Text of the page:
Thursday, December 28, 2006

As an Ethiopian-backed military force retakes Mogadishu, the capital of Somalia, Islamist militants from the Council of Islamic Courts are retreating to the southern region of the country. The challenge of restoring order and political governance in Somalia — preventing it from becoming a shelter in which Islamist terrorists can operate with ease and stabilizing a country that also has strategically important access to the Middle East — remains complex. Somalia has been without an effective political governing body since 1991, when the longtime dictator, Mohammed Siad Barre, was deposed. Subsequent attempts to restore political order failed, as did U.N. humanitarian efforts. The U.N.-backed transitional Somali government, formed in 2004, lacked sufficient power to govern outside of the city of Baidoa, much less in the capital of Mogadishu.

From 1991 until the rise of the Council of Islamic Courts, an Islamist militia, this summer, Somalia was controlled by warlords, who, in exchange for cooperation in tracking down al Qaeda operatives, received some funding from Washington through a CIA program. But the warlords proved unable to prevent the Islamist militia from seizing control of much of the country, including Mogadishu, six months ago. Indeed, consider what has happened over six months’ time: In June, Osama bin Laden released a tape that called on Muslims to support the Islamic Courts and to open a third front against the United States in Somalia; in September, Somalia’s first-ever suicide bombing targeted President Abdullahi Yusuf; the Islamic Courts declared holy war on Ethiopia in October; earlier this month, the U.N. Security Council authorized a regional peacekeeping force for Somalia, but just days later direct fighting between the Islamic Courts and troops from the Somali government and Ethiopia began. This week, Islamist fighters threatened suicide attacks and a “new phase” in the war.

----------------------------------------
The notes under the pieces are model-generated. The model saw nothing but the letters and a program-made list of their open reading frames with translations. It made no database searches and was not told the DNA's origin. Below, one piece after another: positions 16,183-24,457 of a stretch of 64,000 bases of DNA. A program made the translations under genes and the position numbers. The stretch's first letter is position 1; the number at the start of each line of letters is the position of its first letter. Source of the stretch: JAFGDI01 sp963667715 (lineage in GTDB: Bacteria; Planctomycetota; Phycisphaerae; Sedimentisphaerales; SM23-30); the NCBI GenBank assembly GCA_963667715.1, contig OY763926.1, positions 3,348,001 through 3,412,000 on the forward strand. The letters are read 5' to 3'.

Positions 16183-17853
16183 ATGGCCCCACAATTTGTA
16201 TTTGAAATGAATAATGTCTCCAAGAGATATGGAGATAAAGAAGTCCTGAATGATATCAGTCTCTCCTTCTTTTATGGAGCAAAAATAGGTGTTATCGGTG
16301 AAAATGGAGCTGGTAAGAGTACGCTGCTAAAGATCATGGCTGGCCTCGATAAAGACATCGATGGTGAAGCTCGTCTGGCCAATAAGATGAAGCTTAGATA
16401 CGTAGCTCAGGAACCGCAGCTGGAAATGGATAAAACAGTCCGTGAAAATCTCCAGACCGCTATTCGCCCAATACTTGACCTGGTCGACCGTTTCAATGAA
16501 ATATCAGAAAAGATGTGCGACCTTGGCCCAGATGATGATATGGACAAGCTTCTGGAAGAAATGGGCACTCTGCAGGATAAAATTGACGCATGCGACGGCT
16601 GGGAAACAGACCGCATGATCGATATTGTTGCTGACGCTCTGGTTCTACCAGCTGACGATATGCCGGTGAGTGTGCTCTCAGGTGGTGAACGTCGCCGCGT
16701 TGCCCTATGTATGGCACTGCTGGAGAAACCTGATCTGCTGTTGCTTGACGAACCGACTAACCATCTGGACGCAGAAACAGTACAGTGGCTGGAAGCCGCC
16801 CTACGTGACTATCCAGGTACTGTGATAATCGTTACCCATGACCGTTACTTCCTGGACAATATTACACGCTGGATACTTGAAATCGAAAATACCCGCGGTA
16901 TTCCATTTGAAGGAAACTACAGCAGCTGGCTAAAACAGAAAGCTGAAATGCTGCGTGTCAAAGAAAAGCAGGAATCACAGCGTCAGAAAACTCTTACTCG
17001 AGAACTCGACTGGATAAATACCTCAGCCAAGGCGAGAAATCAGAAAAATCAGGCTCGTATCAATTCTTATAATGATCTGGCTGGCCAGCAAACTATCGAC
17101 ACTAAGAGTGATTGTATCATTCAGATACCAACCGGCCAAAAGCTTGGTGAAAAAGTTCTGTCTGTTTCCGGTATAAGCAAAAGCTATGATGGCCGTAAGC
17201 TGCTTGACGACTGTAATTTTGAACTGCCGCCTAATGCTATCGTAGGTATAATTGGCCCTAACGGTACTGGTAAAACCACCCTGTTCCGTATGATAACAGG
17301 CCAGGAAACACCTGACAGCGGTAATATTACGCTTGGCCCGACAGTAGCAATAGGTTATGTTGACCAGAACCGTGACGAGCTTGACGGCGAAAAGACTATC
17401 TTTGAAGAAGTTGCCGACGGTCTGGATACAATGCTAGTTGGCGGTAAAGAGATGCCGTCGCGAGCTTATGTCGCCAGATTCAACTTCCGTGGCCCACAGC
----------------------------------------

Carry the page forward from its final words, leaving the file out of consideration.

Ethiopia shares U.S. concerns about the rise of a government in Somalia with members friendly to Islamist extremism and terrorism. Ethiopia’s direct military intervention came only after the Islamist militia appeared to be positioned to overrun the city of Baidoa, home to the weak transitional Somali government. The Islamic Courts’ leadership deliberately provoked Ethiopia with irredentist rhetoric and an alliance with Eritrea, a country in conflict with Ethiopia.

War may just as easily have galvanized public support for the Islamic Courts. In a paper presented at the American Enterprise Institute in October, George Washington University professor David Shinn argued that “any Ethiopian military presence inside Somalia, either unilaterally or under the guise of a regional peacekeeping mission, significantly inflames Somali nationalism and antagonism toward Ethiopia. The leadership of the Islamic Courts, especially the more extremist members, has used this argument effectively in recent months to mobilize Somali support for its agenda.”

Anti-Ethiopian sentiment is indeed strong in Somalia, and the conflict may make it possible for the Islamic Courts to harness that sentiment to return to power. Rallying jihadists and recruiting fighters from inside and outside of Somalia has become easier for the Islamist militia now that it is engaged in a war with the only officially Christian nation in the Horn of Africa. Ethiopia’s support of the weak transitional government also adds to the perception in Somalia that that government is a puppet. But at the same time, should Ethiopia withdraw and permit an Islamist regime to seize control of Somalia, it could be a geopolitical disaster for the international war against Islamofascism and a huge victory for al Qaeda.

If the Islamist militias keep fighting, then such a withdrawal is problematic; if, as some evidence suggests, Ethiopian forces have inflicted irreparable damages to the Islamist militia, then the transitional government still faces the formidable challenge of preventing a return to the chaos of the past decade. The challenge for U.S. policy-makers is to find a formula for the withdrawal of Ethiopian forces while ensuring that al Qaeda allies do not overrun the entire country.

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